Things change fast in modern economies. One of the biggest changes of the last decade is America’s boom in energy production. Scan through an archive of news stories from 2006, and you’ll find headlines like “U.S. oil imports at record high.” Scan through today’s news, and you’ll find headlines like, “U.S. oil imports to fall to 25-year low.”
For years, it was assumed that America’s insatiable appetite for oil would spike prices and balloon the trade deficit. But this fear relied on two assumptions: That domestic energy production had peaked, and that demand for oil would continue to rise. Both turned out wrong. As a result, net oil imports in 2012 hit the lowest level since 1993, and are on track to fall to the lowest level since the 1980s next year. It is one of the most important economic developments of the last decade. And by most accounts, it’s just getting started.
A few charts tell the story.
The first is energy demand. A good way to measure it is total crude products supplied, or the amount of oil the economy is consuming:
We consumed less oil in 2012 than we did in 1997. Consider that the U.S. population grew by 43 million during that period, and the change is extraordinary.
Part of the decline — perhaps most — is due to the weak economy. Less employment and lower incomes means fewer vacations, fewer road trips, and putting on a sweater in lieu of turning up the heat. After rising uninterrupted for three decades, Americans drove 40 billion fewer miles in 2012 than in 2005.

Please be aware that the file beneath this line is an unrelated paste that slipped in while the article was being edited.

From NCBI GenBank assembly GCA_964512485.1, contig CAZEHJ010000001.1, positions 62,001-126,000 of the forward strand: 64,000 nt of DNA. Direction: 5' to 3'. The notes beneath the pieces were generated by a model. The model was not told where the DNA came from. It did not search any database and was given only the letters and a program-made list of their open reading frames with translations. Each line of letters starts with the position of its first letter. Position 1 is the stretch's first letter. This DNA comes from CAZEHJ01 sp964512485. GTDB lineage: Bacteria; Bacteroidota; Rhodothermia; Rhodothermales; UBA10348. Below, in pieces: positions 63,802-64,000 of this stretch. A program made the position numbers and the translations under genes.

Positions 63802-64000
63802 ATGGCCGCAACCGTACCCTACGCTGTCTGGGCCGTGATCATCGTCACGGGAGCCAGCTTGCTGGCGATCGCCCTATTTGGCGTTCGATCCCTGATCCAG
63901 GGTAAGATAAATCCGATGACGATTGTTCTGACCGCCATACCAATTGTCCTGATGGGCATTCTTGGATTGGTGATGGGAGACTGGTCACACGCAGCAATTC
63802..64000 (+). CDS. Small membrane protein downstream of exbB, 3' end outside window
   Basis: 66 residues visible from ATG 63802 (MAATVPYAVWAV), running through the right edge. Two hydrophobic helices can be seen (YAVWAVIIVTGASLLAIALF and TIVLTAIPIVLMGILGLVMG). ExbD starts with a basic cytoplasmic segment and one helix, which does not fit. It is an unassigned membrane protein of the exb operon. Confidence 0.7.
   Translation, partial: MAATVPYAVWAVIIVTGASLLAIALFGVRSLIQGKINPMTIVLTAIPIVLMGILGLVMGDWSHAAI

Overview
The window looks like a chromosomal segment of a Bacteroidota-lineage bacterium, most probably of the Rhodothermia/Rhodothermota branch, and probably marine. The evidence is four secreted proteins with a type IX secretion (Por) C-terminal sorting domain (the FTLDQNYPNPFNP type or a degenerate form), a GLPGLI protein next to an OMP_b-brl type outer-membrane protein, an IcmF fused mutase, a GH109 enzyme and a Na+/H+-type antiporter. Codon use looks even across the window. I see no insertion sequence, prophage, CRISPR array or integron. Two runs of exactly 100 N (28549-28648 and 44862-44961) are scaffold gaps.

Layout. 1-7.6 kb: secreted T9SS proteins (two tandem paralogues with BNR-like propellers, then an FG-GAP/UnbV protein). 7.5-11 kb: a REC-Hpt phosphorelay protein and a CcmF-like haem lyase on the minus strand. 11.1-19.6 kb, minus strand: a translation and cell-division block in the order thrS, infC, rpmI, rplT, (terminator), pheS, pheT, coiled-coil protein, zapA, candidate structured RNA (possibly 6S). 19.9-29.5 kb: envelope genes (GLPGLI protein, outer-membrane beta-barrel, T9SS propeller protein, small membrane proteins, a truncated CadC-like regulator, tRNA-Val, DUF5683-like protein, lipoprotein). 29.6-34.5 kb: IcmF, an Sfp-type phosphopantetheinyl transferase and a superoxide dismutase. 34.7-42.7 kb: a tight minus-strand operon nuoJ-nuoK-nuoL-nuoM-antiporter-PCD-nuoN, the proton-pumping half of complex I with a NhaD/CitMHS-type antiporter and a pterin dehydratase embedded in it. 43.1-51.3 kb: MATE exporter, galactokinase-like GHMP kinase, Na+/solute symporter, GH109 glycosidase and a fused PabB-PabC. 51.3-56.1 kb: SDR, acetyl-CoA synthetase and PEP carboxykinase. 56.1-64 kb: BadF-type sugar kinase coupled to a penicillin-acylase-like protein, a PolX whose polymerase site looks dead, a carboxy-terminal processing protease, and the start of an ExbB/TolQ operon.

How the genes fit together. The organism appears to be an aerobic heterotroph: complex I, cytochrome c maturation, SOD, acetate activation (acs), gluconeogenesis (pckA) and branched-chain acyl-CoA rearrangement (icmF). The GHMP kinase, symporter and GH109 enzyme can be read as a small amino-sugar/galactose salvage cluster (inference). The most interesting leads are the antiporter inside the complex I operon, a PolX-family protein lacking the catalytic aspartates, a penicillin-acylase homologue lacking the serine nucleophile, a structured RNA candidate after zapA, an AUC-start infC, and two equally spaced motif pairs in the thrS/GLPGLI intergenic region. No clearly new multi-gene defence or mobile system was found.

But another downward push on demand is efficiency. Daniel Yergin, an energy analyst who won a Pulitzer for his book, The Prize, calls energy efficiency and conservation “the fifth fuel,” writing that, “many would not even think of it as a fuel or an energy source. Yet in terms of impact, it certainly is.” He goes on:
The United States uses less than half as much energy for every unit of GDP as it did in the 1970s … a new car in the 1970s might have averaged 13.5 miles to every gallon. Today, on a fleet average basis, a new car is required to get 30.2 miles per gallon.
The boost in efficiency and conservation is mostly driven by price. Changing behavior requires incentives. “The key to high prices is high prices,” as the saying goes.The last conservation push that led to a drop in demand occurred in the early 1980s, coming off an oil shock and soaring gas prices. The 2008 oil spike looks like it also changed consumer behavior. The vehicles that capture our imagination shifted from Hummers and Excursions to Teslas and hybrids.
Beyond falling demand, domestic oil production is booming like it hasn’t in decades.
For as long as we have been drilling oil, we have been worried that we’re on the cusp of running out of it. Yet, the story ends the same way every time: Tight supplies push prices up, and higher prices provide the incentive for oil companies to invent new ways to extract more oil out of the ground than we ever knew existed.
Last decade was no different. Conservation complacency of the 1990s, combined with burgeoning demand from Asia, sent oil prices from $11 a barrel in 1999, to $140 a barrel by 2008. It was terrifying — many thought we hit a point where oil prices could only go up and, in 2008, the CEO of energy giant Gazprom predicted oil would soon hit $250 per barrel. But those high prices made if feasible for oil companies to utilize and improve technology. Fracking — cracking oil out of rock formations with pressurized water and sand — and horizontal drilling, took off.
“The key year was 2003,” Yergin recently told NBC. “That was when it was proof of concept. So for five years, it unfolded quietly with the independents. In 2008, that’s when the majors got interested.” Chesapeake Energy Corporation (NYSE:CHK)‘s 2004 annual report doesn’t contain a single mention of the words “hydraulic fracturing.” Last year, the words appeared 57 times.